Medical identity theft is on the rise and set to cost the healthcare industry over $6 billion in annual losses, according to data security experts. Even with strict HIPPA compliance, your behavioral health practice may still be vulnerable to security breaches from a number of sources. Unfortunately, many victims of medical identity theft are not aware that their information has been compromised until it’s too late. Knowing what to look for, where your practice may be vulnerable and what precautions to take to safeguard sensitive information and records can save your practice (and patients) from the headaches and expense involved with falling victim to identity theft. According to a report from the National Center for Biotechnology Information, a division of the U.S. National Library of Medicine, mental and behavioral health patients are especially vulnerable to the financial and emotional consequences of identity theft.

Safeguarding Medical Records from Hackers and Data Breaches

From institutional data breaches to theft of personal information that can be used to illegally acquire everything from medical services to prescription drugs, medical identity theft is at its highest level in years. Medical data is especially vulnerable and has become a high-level target for hackers in recent years because of its value on the black market. While stolen financial data like credit and debit cards can be disputed and replaced, medical information cannot be recovered once it has been stolen, and the process can be complicated and expensive for consumers.

In addition to selling it on the black market, identity thieves can also use stolen medical data to obtain prescription drugs and medication, making behavioral and addiction and substance abuse healthcare providers valuable targets.

Behavioral Health Professionals are Also a Target for Cyber Criminals

Impersonating behavioral health providers and clinics and hijacking provider website is another method used by identity thieves and hackers to lure unsuspecting patients. A common tactic is to redirect calls from call centers, taking business away from the actual clinic and steering callers to unknown third party sites.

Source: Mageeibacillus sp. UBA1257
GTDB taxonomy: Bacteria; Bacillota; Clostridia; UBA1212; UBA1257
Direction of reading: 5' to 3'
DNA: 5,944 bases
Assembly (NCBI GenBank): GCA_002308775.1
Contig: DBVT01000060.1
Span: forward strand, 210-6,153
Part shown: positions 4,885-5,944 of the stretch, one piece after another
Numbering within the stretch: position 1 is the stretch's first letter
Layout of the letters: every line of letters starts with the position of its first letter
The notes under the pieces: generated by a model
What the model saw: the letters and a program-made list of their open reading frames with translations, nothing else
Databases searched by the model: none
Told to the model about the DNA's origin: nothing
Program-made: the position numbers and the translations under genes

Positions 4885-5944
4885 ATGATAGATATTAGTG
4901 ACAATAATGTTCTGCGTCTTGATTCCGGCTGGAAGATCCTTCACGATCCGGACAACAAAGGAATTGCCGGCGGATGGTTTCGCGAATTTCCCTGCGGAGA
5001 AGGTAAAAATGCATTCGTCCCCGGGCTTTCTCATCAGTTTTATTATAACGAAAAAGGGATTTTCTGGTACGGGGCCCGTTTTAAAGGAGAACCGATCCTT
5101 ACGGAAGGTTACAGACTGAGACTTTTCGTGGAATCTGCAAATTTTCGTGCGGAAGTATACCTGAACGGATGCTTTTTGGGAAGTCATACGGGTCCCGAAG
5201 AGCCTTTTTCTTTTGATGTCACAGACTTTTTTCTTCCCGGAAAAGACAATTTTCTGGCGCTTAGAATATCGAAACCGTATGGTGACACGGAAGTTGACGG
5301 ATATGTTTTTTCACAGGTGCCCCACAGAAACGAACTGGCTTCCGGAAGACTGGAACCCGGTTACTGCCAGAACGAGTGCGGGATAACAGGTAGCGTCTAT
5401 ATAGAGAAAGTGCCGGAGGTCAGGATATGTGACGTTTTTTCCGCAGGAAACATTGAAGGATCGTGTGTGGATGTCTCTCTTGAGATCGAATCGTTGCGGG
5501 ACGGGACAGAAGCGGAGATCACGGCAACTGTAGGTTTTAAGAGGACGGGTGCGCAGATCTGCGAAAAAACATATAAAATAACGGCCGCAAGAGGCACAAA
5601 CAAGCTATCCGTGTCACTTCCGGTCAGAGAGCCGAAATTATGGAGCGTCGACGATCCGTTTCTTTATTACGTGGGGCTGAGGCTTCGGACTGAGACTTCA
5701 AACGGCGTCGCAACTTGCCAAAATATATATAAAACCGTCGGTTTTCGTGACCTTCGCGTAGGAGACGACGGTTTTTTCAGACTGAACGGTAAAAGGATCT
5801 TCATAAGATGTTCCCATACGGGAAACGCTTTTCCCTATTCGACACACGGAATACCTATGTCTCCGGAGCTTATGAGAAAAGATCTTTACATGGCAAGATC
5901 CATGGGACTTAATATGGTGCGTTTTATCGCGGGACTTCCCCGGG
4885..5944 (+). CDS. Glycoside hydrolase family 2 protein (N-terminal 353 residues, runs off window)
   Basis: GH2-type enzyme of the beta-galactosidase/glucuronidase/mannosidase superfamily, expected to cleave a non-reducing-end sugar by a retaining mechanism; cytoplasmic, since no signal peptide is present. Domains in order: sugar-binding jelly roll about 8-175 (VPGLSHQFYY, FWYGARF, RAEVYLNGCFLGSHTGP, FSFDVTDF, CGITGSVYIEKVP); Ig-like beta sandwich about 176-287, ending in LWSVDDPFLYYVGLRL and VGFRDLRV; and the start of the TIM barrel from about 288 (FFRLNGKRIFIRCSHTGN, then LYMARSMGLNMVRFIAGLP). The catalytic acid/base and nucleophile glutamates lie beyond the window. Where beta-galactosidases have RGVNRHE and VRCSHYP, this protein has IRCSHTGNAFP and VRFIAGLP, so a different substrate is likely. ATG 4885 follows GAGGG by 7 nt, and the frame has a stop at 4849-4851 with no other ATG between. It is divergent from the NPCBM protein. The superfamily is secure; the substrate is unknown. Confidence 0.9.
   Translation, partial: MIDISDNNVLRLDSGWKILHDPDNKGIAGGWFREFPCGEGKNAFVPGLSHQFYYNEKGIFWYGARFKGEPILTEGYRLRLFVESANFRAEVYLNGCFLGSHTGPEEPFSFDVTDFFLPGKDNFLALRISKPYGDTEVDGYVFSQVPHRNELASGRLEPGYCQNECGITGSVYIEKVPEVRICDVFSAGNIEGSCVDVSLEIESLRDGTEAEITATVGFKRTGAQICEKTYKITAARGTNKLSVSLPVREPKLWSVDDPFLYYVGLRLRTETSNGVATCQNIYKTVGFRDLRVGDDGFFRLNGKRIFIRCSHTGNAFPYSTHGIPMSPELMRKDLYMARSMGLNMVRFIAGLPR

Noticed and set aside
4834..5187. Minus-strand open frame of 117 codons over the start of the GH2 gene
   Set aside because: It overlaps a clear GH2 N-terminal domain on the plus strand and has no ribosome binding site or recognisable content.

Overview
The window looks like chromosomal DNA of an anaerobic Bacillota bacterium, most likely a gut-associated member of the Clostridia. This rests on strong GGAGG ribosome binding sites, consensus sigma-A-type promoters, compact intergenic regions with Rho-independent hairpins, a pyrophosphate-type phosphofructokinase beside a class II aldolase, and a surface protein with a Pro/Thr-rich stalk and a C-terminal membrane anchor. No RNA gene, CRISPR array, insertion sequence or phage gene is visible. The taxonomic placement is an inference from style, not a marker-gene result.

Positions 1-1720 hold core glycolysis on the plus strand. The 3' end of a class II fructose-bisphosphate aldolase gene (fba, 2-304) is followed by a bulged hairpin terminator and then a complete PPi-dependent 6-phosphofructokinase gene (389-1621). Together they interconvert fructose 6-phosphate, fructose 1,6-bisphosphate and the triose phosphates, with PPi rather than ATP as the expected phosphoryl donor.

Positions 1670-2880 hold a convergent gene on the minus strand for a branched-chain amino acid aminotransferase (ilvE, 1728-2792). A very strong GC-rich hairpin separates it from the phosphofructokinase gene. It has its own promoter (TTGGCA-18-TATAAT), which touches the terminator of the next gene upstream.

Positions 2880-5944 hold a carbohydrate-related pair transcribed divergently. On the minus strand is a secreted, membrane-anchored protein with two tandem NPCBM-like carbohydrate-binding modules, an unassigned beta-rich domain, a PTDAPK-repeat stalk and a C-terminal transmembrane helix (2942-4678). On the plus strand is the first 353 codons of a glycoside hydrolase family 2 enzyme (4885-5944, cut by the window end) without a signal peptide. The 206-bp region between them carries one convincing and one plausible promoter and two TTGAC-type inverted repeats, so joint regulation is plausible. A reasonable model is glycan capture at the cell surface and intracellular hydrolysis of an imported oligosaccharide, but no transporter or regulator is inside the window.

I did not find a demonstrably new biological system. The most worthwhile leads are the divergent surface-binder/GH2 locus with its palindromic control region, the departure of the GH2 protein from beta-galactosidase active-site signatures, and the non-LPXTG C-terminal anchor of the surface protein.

The U.S. Federal Trade Commission recommends guidelines for identifying identity theft:

  1. Inform your patients about your practice’s privacy and security practices and let them know how to spot a breach if it occurs:
  • Monitor credit reports for collection activity on fraudulent medical charges
  • Receive bills for services they didn’t obtain
  • “Maxing out” on insurance plan or denied coverage over fraudulent medical charges
  1. Perform regular reviews of your practice’s billing, filing and security protocols to make sure that they are up to date and within HIPPA compliance guidelines.
  2. Make sure that your technology is up to date. Although medical data has become a prominent target of hackers and cyber criminals, the healthcare industry as a whole has not kept pace with the financial industry in implementing stringent digital security measures designed to counter sophisticated hacking attempts.

That said, sensitive patient information is also vulnerable to more traditional methods of data theft or even unintended carelessness. Inform your staff of the growing threat and make sure they are also trained and prepared to safeguard medical data and how to spot potential security issues before and after they may occur. Something as simple as working on an unsecured laptop at home or leaving a patient file unattended in a busy office is all it can take.

Look for Red Flags

The American Medical Association advises medical facilities and healthcare providers to implement procedures designed to spot suspicious patterns that are consistent with identity theft and fraud. In addition to banking information and credit card numbers, medical hackers also target names, Social Security numbers and insurance plan numbers and coverage data.

MedEZ offers integrated software solutions to help manage your practice and billing securely and effectively. Contact us today for more information on the best practice management software and data security solutions for your practice.